LACONIA — With a state and county unemployment rate at 2.3 percent, job positions are staying open for lack of qualified applicants.
A case in point is the local Boys and Girls Club.
The club has a building that it would like to use as a teen center, but it can’t find someone to run the program, said Chris Emond, executive director of Boys and Girls Clubs of Central New Hampshire.
“We have had an open full-time position for a teen center director for a year now,” Emond said in an interview Tuesday. “Jim Holmes, who is the branch director, has been working feverishly to fill that position.”
Once he does, the club at 876 N. Main St., will open a teen center in a building it owns next door, called the Parsonage House, which has been renovated and is ready for occupancy.
The salary range is $25,000 to $32,000.
The applicant should be someone with an associate’s degree who is excited by the opportunity and is able to work until 8 p.m. to 9 p.m.
“It’s a challenge working with teens,” Emond said. “We need someone who can relate well to that age group but is mature, professional and understands the role as coordinator.
“We’ve got to find the right person, someone who is really dedicated. Kids see right through you if you're ready to hit the door.”
The club offers teen programming now, but would benefit from having a dedicated space for this purpose, he said.
The programming is educational and recreational, but is also geared to the interests of the young people it serves.
“Every good director polls the students to see what their interests are,” Emond said. “Community service and projects are always good. They want a sense of belonging and being useful at something.”
Volunteer opportunities also provide something to work for and offer tangible accomplishments.
Many of those who use the teen programs began going to the Boys and Girls Club when they were younger. By having their own building, they are more likely to continue with the club, Emond said.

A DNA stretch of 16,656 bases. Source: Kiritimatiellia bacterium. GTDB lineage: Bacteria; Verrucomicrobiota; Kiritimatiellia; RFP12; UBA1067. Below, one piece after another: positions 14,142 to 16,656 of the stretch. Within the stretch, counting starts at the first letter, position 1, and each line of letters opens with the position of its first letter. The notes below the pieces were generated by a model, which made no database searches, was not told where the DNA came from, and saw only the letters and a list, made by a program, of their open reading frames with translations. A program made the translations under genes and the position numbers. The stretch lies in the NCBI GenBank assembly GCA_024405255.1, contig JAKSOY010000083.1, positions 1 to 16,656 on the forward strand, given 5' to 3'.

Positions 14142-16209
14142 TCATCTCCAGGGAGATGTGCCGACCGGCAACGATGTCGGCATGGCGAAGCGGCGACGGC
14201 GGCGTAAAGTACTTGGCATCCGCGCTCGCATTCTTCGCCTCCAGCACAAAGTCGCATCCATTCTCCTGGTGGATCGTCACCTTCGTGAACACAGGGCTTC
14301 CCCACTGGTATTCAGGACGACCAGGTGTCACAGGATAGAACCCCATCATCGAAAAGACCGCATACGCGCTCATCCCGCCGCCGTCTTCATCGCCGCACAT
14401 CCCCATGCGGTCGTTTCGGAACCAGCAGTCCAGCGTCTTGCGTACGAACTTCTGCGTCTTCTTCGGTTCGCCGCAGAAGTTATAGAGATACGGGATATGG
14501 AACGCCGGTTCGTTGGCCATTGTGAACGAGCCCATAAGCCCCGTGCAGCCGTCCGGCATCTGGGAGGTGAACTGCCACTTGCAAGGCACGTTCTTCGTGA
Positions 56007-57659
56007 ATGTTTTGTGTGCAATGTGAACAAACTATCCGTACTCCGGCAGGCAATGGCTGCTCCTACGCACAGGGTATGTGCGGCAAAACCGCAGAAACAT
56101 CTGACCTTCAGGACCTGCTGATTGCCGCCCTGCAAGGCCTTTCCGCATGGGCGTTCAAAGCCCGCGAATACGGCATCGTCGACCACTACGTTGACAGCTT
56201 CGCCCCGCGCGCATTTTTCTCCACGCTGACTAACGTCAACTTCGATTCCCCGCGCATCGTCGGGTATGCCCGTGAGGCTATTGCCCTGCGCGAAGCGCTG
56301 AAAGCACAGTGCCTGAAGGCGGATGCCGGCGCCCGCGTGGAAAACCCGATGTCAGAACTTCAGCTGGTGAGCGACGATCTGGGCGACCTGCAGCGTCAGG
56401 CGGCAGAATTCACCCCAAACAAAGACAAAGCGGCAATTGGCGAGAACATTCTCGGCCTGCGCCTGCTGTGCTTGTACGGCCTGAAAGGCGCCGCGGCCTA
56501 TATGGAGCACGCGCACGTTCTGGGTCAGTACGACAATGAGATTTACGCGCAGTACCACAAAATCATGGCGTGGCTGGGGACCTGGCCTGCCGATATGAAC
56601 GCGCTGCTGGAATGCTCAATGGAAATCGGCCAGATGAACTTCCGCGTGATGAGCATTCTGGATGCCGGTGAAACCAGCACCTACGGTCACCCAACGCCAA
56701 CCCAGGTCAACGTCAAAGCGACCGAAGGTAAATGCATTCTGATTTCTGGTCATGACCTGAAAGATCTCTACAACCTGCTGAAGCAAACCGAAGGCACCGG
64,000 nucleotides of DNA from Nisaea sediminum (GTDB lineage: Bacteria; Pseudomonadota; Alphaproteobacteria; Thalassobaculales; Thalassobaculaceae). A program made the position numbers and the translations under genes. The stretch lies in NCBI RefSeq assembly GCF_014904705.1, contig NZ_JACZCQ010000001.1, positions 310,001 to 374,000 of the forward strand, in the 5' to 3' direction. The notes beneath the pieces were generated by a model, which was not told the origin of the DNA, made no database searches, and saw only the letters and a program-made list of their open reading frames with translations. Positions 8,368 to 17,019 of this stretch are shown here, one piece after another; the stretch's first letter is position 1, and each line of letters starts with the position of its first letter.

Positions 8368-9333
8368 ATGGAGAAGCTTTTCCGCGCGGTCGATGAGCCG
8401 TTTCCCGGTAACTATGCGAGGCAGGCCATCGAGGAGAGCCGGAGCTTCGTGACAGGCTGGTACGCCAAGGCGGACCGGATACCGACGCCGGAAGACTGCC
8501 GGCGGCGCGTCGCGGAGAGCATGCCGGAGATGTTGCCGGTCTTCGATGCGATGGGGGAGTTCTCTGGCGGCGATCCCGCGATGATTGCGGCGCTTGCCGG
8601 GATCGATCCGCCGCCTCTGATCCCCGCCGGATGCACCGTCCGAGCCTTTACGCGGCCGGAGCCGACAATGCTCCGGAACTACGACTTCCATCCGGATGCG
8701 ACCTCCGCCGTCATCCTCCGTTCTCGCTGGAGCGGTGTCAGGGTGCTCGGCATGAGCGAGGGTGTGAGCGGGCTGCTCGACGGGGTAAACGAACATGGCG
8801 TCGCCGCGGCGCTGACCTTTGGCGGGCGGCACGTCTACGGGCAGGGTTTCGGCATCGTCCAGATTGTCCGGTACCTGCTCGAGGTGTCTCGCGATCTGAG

He would like to find somebody who is willing to stay long-term.
“Young people need consistency at that point of life,” he said. “We want someone who can make a commitment for being there for a while.
“Sometimes, someone will do a great job for six months, they get a following and then when they leave, half the teens are out the door.”
Holmes, director of the Laconia branch, said he has interviewed "a handful of applicants."
"I want someone who is dedicated, reliable and somewhat cool," he said. "They have to be kind of hip and know what's going on in the Internet and know what kids are into.
"We want the right person. If we have someone come in who is not satisfactory, we'd lose trust with the kids and the community."
The Laconia club serves about 150 young people daily during the summer. A preschool program is running at capacity with 16 children.
Belknap County Commission Chairman Dave DeVoy, who owns a local gas station and convenience store, said he also has trouble filling positions.
“It’s very tough,” he said. “I was able to get two exchange students, but when they leave in August, I will be struggling.
“Everybody is too busy, working multiple jobs. It’s getting difficult looking for people. It’s a function of a strong economy.”
Since there are some people unwilling or unable to work, or who have given up the job search, an unemployment rate of 5 percent is often regarded as full employment, DeVoy said.
“And we are at 2 percent unemployment.”
Some people are experiencing difficulty finding someone to complete home repair projects.
“I need someone to repair a fence in the backyard,” he said.
DeVoy is still looking.
“I’ll have to reach out again,” he said.
Contact information for James Holmes, of Boys and Girls Club of Lakes Region: